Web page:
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Unique Training Ground Puts Teams Through Paces
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Officer Robert Leiva, working with partner Drax, are one of the K9 teams for the Livermore Police Department, participating in Thursday training at the former Big Boy market site on Jackson Avenue in Escalon. Marg Jackson/The Times

Returning to the Jackson Avenue location of the former Big Boy Market in Escalon, trainer Grant Flory worked with K9 law enforcement teams from several agencies this past week.

“We had Tuolumne County, Calaveras County and Angels Camp here on Wednesday,” Flory, of Top Dog Police K9 Training and Consulting explained on Thursday afternoon, Jan. 23.

Teams from both the Livermore and Alameda police departments came in for training that day.

The K9 officers and their handlers went through a gamut of drills, from searching for a suspect in the bite drills to finding hidden narcotics and some explosive device detection drills.

Sgt. Darin Tsujimoto of the City of Alameda is supervisor of the K9 unit there and said they currently have two K9 officer teams, though they are hoping to add two more. He said twice a month they have training sessions and utilizing locations like the former supermarket in Escalon gives the dogs unknown territory in which to practice their craft.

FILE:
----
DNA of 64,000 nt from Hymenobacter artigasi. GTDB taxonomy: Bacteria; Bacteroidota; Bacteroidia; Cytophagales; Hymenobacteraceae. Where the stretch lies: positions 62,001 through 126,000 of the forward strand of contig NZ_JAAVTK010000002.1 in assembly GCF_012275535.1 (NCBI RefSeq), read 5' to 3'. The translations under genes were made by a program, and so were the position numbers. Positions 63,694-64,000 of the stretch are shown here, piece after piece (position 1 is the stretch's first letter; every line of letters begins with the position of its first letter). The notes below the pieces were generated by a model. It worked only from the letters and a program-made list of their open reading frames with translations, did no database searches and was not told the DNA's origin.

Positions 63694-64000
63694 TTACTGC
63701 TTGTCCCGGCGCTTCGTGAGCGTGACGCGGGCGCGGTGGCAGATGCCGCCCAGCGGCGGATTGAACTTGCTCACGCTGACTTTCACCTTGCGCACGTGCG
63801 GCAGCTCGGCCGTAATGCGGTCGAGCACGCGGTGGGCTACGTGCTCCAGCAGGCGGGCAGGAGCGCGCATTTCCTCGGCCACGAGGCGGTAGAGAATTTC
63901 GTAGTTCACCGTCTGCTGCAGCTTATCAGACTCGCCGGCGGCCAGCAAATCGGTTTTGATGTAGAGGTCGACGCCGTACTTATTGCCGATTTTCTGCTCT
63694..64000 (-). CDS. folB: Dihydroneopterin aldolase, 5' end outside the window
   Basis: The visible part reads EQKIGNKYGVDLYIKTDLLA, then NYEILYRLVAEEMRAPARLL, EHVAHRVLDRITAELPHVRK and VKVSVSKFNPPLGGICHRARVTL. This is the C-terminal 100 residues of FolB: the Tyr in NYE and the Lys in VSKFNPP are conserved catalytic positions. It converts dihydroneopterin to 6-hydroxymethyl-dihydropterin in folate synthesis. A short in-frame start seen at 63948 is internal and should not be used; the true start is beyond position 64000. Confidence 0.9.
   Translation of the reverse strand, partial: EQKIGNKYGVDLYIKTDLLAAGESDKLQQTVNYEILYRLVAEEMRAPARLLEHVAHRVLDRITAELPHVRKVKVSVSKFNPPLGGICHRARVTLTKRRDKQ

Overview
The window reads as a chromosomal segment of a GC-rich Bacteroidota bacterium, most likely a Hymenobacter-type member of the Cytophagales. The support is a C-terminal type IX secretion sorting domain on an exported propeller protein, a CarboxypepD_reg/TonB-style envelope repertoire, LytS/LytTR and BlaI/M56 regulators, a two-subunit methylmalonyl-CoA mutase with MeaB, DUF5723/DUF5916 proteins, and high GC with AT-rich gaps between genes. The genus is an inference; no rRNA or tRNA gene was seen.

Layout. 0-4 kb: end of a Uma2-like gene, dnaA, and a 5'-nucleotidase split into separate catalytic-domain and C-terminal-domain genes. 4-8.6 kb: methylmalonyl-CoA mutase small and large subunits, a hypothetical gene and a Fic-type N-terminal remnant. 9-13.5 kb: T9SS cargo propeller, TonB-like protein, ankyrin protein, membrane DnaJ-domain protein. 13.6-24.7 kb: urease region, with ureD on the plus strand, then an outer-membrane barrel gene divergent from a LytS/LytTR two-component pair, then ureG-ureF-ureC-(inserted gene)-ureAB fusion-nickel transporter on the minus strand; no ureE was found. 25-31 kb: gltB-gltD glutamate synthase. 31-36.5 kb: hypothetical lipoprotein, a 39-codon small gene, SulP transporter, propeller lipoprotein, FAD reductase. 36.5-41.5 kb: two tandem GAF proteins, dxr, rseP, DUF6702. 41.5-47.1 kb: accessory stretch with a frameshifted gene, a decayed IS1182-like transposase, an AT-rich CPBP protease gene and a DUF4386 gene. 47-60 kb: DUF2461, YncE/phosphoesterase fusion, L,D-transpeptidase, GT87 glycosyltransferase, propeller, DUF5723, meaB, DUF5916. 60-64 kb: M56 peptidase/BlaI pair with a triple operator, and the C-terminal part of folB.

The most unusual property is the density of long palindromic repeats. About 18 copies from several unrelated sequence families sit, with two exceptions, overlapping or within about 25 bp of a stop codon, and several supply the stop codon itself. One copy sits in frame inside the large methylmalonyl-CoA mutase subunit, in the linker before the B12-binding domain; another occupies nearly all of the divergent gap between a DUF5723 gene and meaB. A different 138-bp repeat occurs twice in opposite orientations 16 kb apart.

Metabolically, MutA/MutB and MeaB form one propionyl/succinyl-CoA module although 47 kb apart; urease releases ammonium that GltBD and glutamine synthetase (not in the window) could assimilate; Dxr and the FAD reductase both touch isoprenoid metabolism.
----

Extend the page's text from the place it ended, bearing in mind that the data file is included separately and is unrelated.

Sgt. Mike Mayberry of the Livermore Police Department said they have three K9 officers there and he also said there’s value in working the dogs at multiple locations. He also noted that they are a good tool to use to “gain cooperation” from a suspect or just for general crowd control.

“All these dogs will bark on command,” he said, adding that can be a deterrent for many would-be lawbreakers. If the bark is sounding, the bite could be close behind. “That perceived threat is effective.”

Both K9 unit supervisors are glad to have the dogs as part of the department and Flory said the dogs were definitely put to the test on Thursday, working a number of scenarios throughout the day.

“They’re also great community outreach tools,” Mayberry added. “When we go to community events, the dogs are always present and they are very social.”

Flory, who works with several departments around the state, said giving the dogs new territory helps to keep them, and their handlers, sharp and ready for when they are needed on a case.

K9 officer Blu, with handler Brandon Hansen, work one of the rooms upstairs at the former Big Boy market location, searching for hidden contraband as part of training on Thursday, Jan. 23. Marg Jackson/The Times